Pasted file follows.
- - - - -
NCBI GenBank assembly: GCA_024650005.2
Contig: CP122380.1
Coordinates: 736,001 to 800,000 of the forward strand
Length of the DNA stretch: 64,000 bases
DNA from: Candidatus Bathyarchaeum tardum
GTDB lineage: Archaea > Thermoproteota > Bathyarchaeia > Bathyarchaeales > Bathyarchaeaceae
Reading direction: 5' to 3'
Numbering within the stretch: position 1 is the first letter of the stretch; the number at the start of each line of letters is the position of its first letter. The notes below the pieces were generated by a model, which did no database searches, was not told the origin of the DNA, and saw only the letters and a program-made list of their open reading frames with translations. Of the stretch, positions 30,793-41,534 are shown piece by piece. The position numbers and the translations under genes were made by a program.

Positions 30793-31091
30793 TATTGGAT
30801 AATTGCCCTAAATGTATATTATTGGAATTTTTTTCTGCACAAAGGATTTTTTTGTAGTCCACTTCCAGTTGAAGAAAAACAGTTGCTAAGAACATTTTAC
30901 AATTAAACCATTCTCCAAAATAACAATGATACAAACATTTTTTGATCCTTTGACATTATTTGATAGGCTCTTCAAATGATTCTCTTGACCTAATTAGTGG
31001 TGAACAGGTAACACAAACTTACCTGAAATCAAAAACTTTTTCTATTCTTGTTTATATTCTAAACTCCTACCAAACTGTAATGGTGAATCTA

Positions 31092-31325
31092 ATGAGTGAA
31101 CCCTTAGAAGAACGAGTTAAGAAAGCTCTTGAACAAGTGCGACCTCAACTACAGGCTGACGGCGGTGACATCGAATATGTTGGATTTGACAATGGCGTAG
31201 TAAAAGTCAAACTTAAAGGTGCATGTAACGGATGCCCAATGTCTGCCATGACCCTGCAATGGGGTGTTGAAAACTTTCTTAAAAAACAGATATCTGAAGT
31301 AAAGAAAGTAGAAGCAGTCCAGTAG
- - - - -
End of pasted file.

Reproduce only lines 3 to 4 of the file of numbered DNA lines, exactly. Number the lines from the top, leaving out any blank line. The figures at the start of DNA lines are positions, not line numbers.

Coordinates: 736,001 to 800,000 of the forward strand
Length of the DNA stretch: 64,000 bases